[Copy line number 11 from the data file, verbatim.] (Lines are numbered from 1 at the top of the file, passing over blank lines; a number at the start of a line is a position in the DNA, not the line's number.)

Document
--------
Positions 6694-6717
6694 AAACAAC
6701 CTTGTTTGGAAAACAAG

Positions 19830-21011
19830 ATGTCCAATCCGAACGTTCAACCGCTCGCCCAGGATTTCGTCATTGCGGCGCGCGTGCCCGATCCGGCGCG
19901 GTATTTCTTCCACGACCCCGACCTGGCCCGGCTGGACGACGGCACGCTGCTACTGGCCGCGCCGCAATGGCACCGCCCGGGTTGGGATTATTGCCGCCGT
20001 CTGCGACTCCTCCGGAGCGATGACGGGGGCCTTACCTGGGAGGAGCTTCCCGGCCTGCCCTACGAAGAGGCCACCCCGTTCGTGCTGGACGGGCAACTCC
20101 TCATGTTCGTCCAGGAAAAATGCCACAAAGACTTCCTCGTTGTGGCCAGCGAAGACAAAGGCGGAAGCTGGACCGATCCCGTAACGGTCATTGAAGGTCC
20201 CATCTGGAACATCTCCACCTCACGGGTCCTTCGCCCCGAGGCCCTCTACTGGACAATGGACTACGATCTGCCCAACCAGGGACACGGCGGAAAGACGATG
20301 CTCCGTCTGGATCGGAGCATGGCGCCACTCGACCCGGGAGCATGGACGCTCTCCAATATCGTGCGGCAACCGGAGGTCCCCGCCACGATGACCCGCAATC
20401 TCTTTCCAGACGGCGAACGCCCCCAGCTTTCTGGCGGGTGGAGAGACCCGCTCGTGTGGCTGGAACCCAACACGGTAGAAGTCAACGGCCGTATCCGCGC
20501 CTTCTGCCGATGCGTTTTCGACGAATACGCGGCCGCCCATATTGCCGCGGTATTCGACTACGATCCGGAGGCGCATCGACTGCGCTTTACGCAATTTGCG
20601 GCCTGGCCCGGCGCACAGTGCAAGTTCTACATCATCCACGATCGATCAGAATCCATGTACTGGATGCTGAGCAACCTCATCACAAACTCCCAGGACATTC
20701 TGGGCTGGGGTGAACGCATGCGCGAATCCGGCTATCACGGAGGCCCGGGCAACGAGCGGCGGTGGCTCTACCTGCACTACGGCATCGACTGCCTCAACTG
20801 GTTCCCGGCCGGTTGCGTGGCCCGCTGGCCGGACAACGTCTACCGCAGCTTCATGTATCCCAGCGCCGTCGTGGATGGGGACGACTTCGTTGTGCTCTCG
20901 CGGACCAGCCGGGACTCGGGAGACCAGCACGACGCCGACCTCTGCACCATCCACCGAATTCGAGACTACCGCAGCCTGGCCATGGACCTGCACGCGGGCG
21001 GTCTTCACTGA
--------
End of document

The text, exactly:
20401 TCTTTCCAGACGGCGAACGCCCCCAGCTTTCTGGCGGGTGGAGAGACCCGCTCGTGTGGCTGGAACCCAACACGGTAGAAGTCAACGGCCGTATCCGCGC